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POP MUSIC REVIEW

The rock torrents of Okkervil River

September 06, 2007|August Brown | Times Staff Writer

Will Scheff, lead singer and songwriter of the ramshackle folk-rock group Okkervil River, has a knack for hijacking other artists' songs. The band's fourth album, "Black Sheep Boy," begins with its version of the Tim Hardin song of the same name, and then reimagines Hardin's self-sabotaging life through 10 saloon-punk vignettes.

On his latest album, the stylishly eclectic "The Stage Names," Scheff does it again on "John Allyn Smith Sails," where the musings of a cynical poet spin off into the Beach Boys' "Sloop John B." The difference this time is that, instead of character studies or taut emotional portraits, "Stage Names" is an album about being in a rock band, a subject not entirely foreign to Scheff's own experience.

Scheff keeps his hyper-articulate howl intact on "Stage Names," and it's venomous fun to watch him dissect the artifice of his own career.

The veteran band, however, still has some kinks to work out re-creating it live. Okkervil River is built from simple ingredients -- guitar, electric piano, walking bass lines -- that boil over into a fierce orchestral racket. But the band's set Tuesday at the Troubadour was marred by an uncertain sound mix that managed both to declaw its instrumental interplay and to make Scheff sound a bit silly on the screaming parts.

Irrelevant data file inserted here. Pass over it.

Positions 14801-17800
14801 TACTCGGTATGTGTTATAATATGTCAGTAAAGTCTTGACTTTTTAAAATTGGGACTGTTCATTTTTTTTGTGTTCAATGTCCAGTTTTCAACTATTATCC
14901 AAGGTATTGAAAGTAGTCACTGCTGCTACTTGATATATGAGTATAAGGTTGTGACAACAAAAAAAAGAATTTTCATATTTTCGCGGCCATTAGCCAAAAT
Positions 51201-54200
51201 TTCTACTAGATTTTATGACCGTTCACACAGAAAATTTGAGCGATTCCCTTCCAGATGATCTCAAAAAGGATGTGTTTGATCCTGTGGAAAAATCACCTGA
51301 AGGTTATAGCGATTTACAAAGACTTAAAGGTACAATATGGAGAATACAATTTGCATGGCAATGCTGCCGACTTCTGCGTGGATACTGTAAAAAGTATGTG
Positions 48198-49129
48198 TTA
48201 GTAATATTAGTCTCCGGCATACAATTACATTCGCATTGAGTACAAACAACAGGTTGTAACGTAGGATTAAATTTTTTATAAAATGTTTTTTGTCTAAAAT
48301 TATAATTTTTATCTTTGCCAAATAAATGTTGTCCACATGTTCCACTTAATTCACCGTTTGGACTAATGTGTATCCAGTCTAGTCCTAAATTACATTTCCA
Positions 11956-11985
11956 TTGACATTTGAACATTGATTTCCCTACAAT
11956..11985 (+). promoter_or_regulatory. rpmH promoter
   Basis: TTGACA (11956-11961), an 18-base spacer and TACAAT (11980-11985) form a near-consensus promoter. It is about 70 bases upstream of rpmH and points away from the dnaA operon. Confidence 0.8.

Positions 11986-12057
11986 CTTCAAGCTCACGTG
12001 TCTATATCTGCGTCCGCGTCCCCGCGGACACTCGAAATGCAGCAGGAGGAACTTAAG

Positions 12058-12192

For The Record
Los Angeles Times Wednesday, September 19, 2007 Home Edition Main News Part A Page 2 National Desk 1 inches; 27 words Type of Material: Correction
Okkervil River: A review of the folk-rock group Okkervil River in the Sept. 6 Calendar Weekend section misspelled the last name of singer Will Sheff as Scheff.

Once the band found its bearings, though, "Stage Names" was revealed as the missing link in the Okkervil discography -- a back-to-front collection of cohesive, neatly crafted singles. The playful bluesy taunts of "Unless It's Kicks" sound even better when Scheff chokes the life out of his microphone stand, and the gauzy piano-pop of "A Girl in a Port" is a fine entry to Okkervil's catalog of not-entirely-convinced love songs.

For all his talk of a "fake masterpiece" that's "serenely dribbling" from the speakers, Scheff's songs are about what happens when you give your personal happiness over to bigger ideas. Brian Wilson, Hardin and Otis Redding would understand.

august.brown@latimes.com

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